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Agile Organization: Embedded Crossfunctional Service Teams

This is the second in the series of deeper-dive articles that are part of Agile Organization Incorporating Various Disciplines. Previously I wrote about the “traditional” siloed model as Agile Organization: Separate Teams By Discipline.

Basic agile doctrine, combined with ITSM thinking, strongly promulgate a model where a team owns a business service or product.  I’ll call this a “service team” for the sake of argument, but it applies to products as well.

The Embedded Crossfunctional Team Model

Simply enough, a service team has specialists from other groups – product, QA, Ops, whatever – assigned to it on an exclusive basis. They go sit with (where possible) and participate with the group in their process. The team then contains all the resources required to bring their service or product to completion (in production, for services). The mix of required skills may vary – in this diagram, product #4 is probably a pure back end service and product #3 is probably a very JavaScriptey UI product, for example.

embedded

Benefits of Embedded Crossfunctional Teams

This model has a lot of benefits.

  • Since team members are semi-permanently assigned into the team, they don’t have conflicting work and priorities. They learn to understand what the needs are of that specific product and collaborate much more effectively with all the others working on it.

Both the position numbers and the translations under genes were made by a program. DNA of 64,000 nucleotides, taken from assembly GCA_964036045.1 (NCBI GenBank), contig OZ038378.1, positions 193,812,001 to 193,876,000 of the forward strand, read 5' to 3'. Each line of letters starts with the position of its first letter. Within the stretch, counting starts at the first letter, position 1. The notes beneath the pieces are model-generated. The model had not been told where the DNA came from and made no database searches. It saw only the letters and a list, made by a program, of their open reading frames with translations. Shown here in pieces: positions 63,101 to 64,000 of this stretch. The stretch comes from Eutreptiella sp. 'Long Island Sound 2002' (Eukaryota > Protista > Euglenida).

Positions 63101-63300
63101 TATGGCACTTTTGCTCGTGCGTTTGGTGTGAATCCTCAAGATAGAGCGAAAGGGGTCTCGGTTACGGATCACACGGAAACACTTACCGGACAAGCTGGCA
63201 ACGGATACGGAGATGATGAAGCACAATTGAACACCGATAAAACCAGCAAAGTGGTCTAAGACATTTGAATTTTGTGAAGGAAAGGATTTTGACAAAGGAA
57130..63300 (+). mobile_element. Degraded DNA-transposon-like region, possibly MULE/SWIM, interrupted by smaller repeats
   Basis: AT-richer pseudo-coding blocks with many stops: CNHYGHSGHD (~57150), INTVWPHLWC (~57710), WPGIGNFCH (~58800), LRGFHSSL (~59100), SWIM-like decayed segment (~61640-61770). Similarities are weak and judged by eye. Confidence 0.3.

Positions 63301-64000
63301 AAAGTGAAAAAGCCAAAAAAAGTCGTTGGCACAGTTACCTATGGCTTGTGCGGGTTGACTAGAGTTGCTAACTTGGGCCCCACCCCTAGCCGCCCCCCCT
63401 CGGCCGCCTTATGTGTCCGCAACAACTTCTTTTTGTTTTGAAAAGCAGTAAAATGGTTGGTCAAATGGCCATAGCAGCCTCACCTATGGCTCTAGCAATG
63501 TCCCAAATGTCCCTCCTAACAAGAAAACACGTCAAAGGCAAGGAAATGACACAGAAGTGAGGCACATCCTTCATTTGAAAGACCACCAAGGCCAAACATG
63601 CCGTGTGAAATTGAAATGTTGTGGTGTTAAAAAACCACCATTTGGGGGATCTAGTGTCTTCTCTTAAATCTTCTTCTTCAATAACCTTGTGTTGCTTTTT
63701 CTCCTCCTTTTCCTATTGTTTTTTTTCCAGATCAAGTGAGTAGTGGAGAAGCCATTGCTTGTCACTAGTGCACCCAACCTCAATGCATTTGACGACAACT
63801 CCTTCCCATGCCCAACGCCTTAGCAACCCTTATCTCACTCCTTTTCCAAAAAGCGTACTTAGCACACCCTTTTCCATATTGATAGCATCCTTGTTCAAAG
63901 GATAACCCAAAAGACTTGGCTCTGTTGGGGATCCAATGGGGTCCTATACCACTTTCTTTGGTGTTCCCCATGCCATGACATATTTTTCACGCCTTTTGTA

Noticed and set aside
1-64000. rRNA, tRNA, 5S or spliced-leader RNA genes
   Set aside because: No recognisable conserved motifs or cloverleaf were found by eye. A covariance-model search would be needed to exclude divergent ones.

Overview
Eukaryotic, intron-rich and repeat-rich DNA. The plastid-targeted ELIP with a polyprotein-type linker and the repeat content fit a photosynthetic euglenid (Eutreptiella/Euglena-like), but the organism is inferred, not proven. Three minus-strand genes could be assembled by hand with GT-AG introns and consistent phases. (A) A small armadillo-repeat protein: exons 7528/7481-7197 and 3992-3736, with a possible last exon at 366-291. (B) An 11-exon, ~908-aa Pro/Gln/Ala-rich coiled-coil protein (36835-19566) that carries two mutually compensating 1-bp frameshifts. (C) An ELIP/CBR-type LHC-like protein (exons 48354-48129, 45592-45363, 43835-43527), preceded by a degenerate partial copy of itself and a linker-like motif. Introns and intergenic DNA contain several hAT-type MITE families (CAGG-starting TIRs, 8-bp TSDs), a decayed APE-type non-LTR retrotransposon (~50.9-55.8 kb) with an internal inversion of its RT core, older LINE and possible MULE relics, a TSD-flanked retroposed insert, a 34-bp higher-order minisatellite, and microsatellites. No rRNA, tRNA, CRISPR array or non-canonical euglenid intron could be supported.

• This leads to removal of many bottlenecks and delays as the team, if it has all the components it needs to deliver its service, can organically assign work in an optimal way.
  • It is amazing how much faster this model is in practice than the separate teams by discipline model in terms of time to delivery.
  • Production uptime and performance are improved because the team is “eating its own dog food” and is aware of production issues directly, not as some ticket from some other team that gets routed, ignored, finger-pointed…

Drawbacks of Embedded Crossfunctional Teams